“This is an exciting time for Indian health. We’re in the midst of a movement for national health care reform, as well as reform for the Indian health system,” said Kelle Little, the health and human services administrator for the Coquille Indian Tribe Health Center.
She explained that Indian Health Services — a government agency responsible for providing health services to American Indians — is on the cusp of change.
The object of the program is to teach members to embrace lifestyle changes that will help them reasonably lose weight, exercise more and eat healthier.
(AP Photo/Will Kincaid)
In this photo taken Oct. 14, 2008, Ron His Horse is Thunder, chairman of the Standing Rock tribe, talks about the Indian Health Service at Standing Rock Reservation Tribal Headquarters, Fort Yates. N.D. His Horse is Thunder says his remote reservation on the border between North Dakota and South Dakota can’t attract or maintain doctors who know what they are doing.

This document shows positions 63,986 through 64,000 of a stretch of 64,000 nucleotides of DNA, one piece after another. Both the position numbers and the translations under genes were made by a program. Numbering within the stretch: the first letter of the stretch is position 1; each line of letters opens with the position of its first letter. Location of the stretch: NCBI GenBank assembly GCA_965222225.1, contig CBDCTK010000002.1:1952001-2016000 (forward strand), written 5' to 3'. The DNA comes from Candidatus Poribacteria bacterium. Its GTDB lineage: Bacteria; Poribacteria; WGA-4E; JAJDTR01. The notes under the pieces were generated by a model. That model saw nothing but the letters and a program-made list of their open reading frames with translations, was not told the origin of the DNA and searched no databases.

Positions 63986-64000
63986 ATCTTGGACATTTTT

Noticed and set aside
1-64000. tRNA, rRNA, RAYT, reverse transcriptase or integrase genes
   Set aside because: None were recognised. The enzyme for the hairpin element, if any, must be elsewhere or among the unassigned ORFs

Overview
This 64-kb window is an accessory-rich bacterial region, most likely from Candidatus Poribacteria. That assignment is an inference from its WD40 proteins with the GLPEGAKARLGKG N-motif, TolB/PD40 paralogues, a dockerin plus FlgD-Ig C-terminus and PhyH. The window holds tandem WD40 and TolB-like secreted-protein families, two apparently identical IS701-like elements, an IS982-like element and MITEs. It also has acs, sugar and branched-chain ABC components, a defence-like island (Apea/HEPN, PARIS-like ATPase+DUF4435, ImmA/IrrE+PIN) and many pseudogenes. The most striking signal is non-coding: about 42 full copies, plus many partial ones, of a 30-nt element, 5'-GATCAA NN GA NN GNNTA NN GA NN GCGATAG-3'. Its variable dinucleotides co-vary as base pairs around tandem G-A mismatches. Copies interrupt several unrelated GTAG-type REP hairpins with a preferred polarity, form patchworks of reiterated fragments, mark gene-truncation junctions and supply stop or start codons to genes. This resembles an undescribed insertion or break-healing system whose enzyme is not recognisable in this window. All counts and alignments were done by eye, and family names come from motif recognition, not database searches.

The Coquille Tribe joined a consortium with the Cow Creek Band of Umpqua Indians and the Klamath Indian Tribes on diabetes prevention. The Diabetes Prevention program, which began in 2006, is funded by a grant from the Northwest Regional Educational Laboratory.
Little said it’s an important program for American Indians, who have a high rate of diabetes and related health problems.
The tribe is also working on childhood obesity with a project that provides pediatricians with materials and dietitian referrals. “Obese children become obese adults,” Little said. “If we can treat or at least help families to manage the condition … when children are young, we’ll reduce the risk for chronic disease as adults and adolescents and improve their quality of life.”
The issue is near and dear to the tribe because Indian Country, as Little put it, has a high rate of obesity among its youth.